Pullman & Mercure Brisbane King George Square
Corner of Ann and Roma Streets, Brisbane
+61 (0)7 3229 9111

Mantra South Bank

Mantra South Bank
161 Grey Street, South Bank 
+61 (07) 3305 2500

Other Brisbane Accommodation Options

Sofitel Brisbane Central combines contemporary design with French elegance in a 5-star hotel, located over Central Station, and a short walk to the Queen Street Mall and bus station. The Riverside Ferry Terminal is a 10 minute walk away. The hotel offers guests all you would expect in a 5-star hotel, with pool, gymnasium, concierge, 24 hour room service and award winning restaurants.

Hilton Brisbane is centrally located in the heart of Brisbane’s Queen Street Mall shopping precinct, with easy access to all modes of public transport. This 5-star hotel offers contemporarily furnished rooms with premium bedding and pillow menu, designed for business and leisure travellers. Amenities include outdoor pool, tennis courts and gymnasium, inhouse restaurant and bar, 24 hour room service, concierge and business centre.

Ibis Styles Brisbane is a 4-star hotel, located conveniently close to the City Cat terminal and Brisbane’s main shopping hub. The hotel is modern, offering stylish, colourful and comfortable rooms at economical rates. Guests enjoy free internet, complimentary laundry facilities and all day dining plus 24 hour “Call & Collect" menu. Room tip: sometime rooms on lower floors can get a bit of street noise, so we suggest you request a room on a higher floor.

Next Hotel Brisbane is located on the Queen Street Mall, right in the hub of Brisbane’s central shopping district, and a short walk to the ferry terminal. This hotel focuses on efficiency and functionality, providing 4-star comfort and convenience. Guests with early morning or late night flights can access the ‘In Transit Zone’, offering showers, sleep pods and work stations.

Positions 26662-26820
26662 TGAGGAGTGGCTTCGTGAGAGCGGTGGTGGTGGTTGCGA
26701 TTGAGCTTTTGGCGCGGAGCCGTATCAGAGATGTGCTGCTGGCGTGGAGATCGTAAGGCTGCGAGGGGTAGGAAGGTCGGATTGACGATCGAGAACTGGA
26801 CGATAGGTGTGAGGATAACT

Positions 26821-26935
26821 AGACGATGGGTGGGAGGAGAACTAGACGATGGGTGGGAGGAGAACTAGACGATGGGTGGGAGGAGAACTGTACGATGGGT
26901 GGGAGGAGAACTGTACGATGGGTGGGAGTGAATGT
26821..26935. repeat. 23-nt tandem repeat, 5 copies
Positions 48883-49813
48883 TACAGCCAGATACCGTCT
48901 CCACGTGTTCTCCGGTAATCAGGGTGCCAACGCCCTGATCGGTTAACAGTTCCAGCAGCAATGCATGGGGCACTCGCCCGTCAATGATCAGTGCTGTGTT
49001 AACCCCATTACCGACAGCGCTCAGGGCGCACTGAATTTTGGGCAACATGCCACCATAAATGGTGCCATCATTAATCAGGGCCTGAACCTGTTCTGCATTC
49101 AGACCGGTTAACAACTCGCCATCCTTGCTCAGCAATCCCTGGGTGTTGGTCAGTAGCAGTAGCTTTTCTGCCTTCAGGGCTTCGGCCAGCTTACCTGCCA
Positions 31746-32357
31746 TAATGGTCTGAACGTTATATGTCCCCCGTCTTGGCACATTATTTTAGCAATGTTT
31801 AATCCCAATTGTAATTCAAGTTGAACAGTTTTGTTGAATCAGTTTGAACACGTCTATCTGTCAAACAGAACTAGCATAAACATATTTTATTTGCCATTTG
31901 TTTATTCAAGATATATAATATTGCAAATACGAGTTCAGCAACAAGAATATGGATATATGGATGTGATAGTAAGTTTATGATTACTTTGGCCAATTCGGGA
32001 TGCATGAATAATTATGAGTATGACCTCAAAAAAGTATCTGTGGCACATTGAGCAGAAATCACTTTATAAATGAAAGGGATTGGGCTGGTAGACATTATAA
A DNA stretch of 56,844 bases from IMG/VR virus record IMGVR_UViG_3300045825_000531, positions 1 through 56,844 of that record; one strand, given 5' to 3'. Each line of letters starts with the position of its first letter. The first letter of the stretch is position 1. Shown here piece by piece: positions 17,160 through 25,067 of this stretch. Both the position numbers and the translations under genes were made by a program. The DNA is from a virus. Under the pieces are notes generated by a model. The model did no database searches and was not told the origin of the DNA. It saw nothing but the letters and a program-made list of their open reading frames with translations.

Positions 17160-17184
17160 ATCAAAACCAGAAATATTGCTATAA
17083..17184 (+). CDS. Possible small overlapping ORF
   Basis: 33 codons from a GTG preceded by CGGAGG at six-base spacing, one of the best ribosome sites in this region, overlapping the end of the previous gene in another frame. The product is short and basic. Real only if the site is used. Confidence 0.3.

Special Accommodation Offers in South Bank, Brisbane

To give our ISLE 7 2023 guests the best experience in the heart of Brisbane city, indicative rates have been sourced from the following hotels based in South Bank offering a great location to restaurants, bars and tourist attractions all within easy public transport access to the UQ St Lucia Campus. We have secured special rates at some of these hotels for ISLE 7 2023 guests with promotional codes available for the below locations:

Star RatingPropertyRoom Types

Rate (AUD per night)

Promotional Code
5 Star

Emporium Hotel

South Bank

Vista Suite

From $239*TBA
River City SuiteFrom $309*TBA

4 - 4.5


Swiss-Belhotel Brisbane

Superior / Superior TwinFrom $199*TBA
Superior River ViewFrom $219*TBA
Mantra South Bank BrisbaneHotelFrom $139*TBA
Studio From $159*TBA

*Rates are per room, per night and were indicative for June 2020. The above properties reserve the right to review rates closer to the event dates. Should a major event occur in the city during the conference dates, properties reserve the right to implement a surcharge.

On-Campus Accommodation Options

ISLE7 guests also have the option to stay on-campus at one of our residential colleges. Just walking distance from the conference venue. Please find below a list of on-campus accommodations (these are subject to availability).

Union College

Union College
38 Upland Road, St. Lucia
+61 (07)  3377 1500
Contact their team to book

Organising Committee

Michael Haugh

Kate Burridge

Martin Schweinberger

Amir Sheikhan

Ruihua Yin

Peter Crosthwaite


Scientific Committee

Kate Burridge

Martin Schweinberger

Michael Haugh

Karen Corrigan

Sofia Rüdiger

Tanja Säily

Amir Sheikhan

Ruihua Yin

Peter Crosthwaite

Valeria Sinkeviciute